Advertisement
Catalysis
Subscribe to Catalysis
View Sample

FREE Email Newsletter

Two-faced materials boost hydrogen production

September 12, 2012 9:48 am | News | Comments

Though costly to produce, hydrogen is crucial for the oil-refining industry and the production of essential chemicals such as the ammonia used in fertilizers. The recent invention of a new photocatalyst may help the efficiency of this process. Nanometer-scale “Janus” structures consisting of cheap metal and oxide spheres were recently demonstrated as an excellent catalyst for a hydrogen-production reaction powered only by sunlight.

Researchers set world record for highest surface area material

September 10, 2012 5:35 am | News | Comments

Northwestern University researchers have broken a world record by creating two new synthetic materials with the greatest amount of surface areas reported to date. Named NU-109 and NU-110, the materials belong to a class of crystalline nanostructure known as metal-organic frameworks (MOFs) that are promising vessels for natural gas storage for vehicles, catalysts, and other sustainable materials chemistry.

New nanoparticle to turn yard waste into biofuel

September 5, 2012 4:43 am | News | Comments

A team of researchers has recently been successful in synthesizing and characterizing monodisperse gold-core silver-shell nanoparticles utilizing a bio-template that has potential as a water soluble catalyst for converting biomass such as dead trees, branches and tree stumps, yard clippings, wood chips, and even municipal solid waste into fuels.

Advertisement

Showing the way to improved water-splitting catalysts

September 4, 2012 5:05 am | News | Comments

Scientists and engineers are working to find a way to power the planet using solar-powered fuel cells. Such green systems would split water during daylight hours, generating hydrogen that could then be stored and used later to produce water and electricity. But robust catalysts are needed to drive the water-splitting reaction. Chemists at Caltech have determined the dominant mechanism for cobalt catalysts, a cheaper alternative to platinum catalysts.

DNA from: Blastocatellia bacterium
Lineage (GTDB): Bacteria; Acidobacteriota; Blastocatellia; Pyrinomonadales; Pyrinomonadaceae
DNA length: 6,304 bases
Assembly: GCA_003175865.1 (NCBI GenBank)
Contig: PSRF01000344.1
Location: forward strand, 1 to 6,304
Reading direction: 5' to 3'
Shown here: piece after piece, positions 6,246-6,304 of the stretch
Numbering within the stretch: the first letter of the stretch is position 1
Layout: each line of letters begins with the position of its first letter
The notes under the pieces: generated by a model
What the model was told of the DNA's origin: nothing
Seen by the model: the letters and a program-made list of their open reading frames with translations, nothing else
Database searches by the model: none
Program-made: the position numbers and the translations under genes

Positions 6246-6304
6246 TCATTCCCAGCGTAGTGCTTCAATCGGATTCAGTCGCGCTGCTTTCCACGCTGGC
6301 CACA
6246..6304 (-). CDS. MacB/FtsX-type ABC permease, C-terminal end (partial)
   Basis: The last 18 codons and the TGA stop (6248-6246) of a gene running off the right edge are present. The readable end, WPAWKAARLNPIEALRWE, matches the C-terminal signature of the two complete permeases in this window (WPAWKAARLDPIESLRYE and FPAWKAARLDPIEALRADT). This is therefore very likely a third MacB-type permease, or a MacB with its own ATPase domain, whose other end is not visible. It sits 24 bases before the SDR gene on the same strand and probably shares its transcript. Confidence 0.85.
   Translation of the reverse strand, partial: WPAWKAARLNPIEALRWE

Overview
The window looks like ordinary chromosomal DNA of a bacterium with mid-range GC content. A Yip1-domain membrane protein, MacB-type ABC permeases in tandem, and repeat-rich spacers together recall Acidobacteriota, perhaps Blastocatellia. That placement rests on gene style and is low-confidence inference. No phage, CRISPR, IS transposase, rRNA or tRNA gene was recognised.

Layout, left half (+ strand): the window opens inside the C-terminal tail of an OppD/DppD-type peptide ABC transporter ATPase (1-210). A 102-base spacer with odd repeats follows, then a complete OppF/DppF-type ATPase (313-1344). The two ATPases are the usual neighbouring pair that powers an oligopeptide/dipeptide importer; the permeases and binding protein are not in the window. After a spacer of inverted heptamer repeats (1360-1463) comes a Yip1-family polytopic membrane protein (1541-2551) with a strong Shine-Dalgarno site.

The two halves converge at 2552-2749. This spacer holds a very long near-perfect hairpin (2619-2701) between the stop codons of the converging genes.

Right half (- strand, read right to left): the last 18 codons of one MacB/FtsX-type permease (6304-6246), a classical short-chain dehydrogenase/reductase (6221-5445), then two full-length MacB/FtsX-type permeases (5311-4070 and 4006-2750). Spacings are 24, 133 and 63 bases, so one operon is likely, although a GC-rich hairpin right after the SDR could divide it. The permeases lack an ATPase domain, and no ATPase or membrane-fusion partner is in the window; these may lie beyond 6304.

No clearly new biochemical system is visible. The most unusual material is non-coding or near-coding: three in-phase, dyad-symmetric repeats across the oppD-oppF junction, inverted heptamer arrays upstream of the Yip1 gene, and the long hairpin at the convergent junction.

New imaging technique homes in on electrocatalysis of nanoparticles

August 28, 2012 5:20 am | News | Comments

By modifying the rate at which chemical reactions take place, nanoparticle catalysts fulfill myriad roles in industry, the biomedical arena, and everyday life. Finding new and more effective nanoparticle catalysts to perform applications in these areas has become vital. Now, a researcher at Arizona State University has found a clever way to measure catalytical reactions of single nanoparticles and multiple particles printed in arrays, which will help to characterize and improve existing nanoparticle catalysts.

Scientists produce hydrogen for fuel cells using inexpensive catalyst

August 23, 2012 7:01 am | News | Comments